Finally, I got word that my two proposals for presentations at the World Quality Conference in May were accepted.  I’ll be able to share information regarding social accountability audits in the manufacturing sector and also an After 5 session related to living a socially responsible life. I can’t wait!

I’ve written a few posts in the past related to World Quality Month as well:

You don’t have to be in quality to recognize World Quality Month! As Deming famously said… “Quality is everyone’s responsibility.”

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Quality Tools for Critical Thinking & K-12 STEM Success

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This will be my first year attending ASQ’s annual Quality Education Conference & Workshop.  I’ve had a lot of fun volunteering and working with the Education Division, so I have no doubt the event will be exceed expectations.

I submitted to speak this time because I wanted to share some insight I’ve gained as someone who has instructed sessions related to critical thinking in the workforce. But, I’ve also used these quality tools as a parent and have done a fair amount of research related to importance of critical thinking & decision-making as it relates to STEM success. I’m excited to have been chosen and am in the process of polishing my presentation.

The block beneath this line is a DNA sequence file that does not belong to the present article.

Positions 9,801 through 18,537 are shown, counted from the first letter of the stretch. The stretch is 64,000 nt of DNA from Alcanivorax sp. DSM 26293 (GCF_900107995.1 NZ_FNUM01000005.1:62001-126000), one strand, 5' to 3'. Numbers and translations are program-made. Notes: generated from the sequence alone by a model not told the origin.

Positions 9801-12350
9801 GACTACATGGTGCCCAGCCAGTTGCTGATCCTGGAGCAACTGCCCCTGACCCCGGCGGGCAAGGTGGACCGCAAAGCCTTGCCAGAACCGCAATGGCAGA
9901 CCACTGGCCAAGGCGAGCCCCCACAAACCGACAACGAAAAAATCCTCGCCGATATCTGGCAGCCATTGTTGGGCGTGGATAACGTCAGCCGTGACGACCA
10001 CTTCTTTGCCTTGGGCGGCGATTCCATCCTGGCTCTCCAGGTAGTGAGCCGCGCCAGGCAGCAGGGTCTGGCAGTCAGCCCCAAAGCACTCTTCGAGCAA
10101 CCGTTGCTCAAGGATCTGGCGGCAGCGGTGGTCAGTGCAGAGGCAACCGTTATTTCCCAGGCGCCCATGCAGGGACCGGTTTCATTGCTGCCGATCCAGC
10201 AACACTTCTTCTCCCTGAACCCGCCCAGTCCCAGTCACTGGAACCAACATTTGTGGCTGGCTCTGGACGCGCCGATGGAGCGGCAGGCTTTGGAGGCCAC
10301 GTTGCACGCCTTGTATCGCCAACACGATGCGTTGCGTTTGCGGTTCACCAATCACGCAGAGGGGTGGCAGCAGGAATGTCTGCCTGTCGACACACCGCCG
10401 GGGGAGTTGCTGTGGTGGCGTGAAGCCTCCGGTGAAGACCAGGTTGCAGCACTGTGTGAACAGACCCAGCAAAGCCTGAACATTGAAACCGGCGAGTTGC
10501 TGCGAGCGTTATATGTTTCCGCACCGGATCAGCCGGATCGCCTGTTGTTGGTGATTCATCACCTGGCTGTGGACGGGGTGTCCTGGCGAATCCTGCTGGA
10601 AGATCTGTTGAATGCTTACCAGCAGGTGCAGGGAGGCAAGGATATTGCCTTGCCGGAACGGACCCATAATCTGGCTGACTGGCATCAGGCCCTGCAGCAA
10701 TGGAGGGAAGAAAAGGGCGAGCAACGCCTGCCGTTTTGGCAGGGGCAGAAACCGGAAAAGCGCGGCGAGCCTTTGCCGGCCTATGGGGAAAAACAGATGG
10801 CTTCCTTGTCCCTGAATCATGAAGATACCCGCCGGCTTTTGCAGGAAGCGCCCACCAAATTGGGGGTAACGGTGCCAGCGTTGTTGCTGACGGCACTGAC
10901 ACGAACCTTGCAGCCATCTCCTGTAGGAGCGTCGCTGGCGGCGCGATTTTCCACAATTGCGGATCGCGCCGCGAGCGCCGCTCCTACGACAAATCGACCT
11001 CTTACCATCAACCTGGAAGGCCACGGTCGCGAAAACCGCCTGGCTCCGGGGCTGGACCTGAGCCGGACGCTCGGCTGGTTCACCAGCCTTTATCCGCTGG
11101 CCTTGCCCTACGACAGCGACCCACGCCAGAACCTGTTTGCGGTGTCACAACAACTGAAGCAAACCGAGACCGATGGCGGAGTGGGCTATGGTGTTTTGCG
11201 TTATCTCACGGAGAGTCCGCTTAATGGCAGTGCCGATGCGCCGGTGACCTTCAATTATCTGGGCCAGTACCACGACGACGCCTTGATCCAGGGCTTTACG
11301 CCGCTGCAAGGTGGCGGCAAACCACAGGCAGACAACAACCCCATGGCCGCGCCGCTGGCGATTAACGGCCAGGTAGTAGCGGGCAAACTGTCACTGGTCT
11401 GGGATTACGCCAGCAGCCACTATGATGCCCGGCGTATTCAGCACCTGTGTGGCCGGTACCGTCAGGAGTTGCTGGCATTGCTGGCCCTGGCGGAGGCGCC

Critical thinking allows us to use our own creativity and curiosity to research, design test and improve solutions.  “Critical thinking is a skill that is impossible to teach directly but must be intertwined with content.” ~Christodoulou

Highlights of my presentation include:

  • Critical Thinking & STEM: Making the Connection
  • Keys to Success
  • Games & Activities
  • Applied Tools
    • Affinity Diagrams
    • Fishbone Diagrams
    • Six Thinking Hats
    • Mind Mapping
    • Grid Analysis
  • Additional Resources

If you’re interested in QECW, check out the site here. Bill Troy, ASQ’s CEO is just one keynote I’m looking forward to. And, the other speakers and their sessions will be hard to choose from. This will be my first conference volunteering also, so I’m leveling up on the fun!

2016-QECW-Im-Speak

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Video: Quality for Life & Me…

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For all the times I’ve stood up and encouraged people to challenge themselves and stretch their comfort levels, I must announce a person win.

My SWOT analysis consistently reveals a weakness related to my video presence. Somewhat surprising is that I’d say public speaking is a strength, but that camera changes everything. I’m told it’s quite an entertaining sight to see.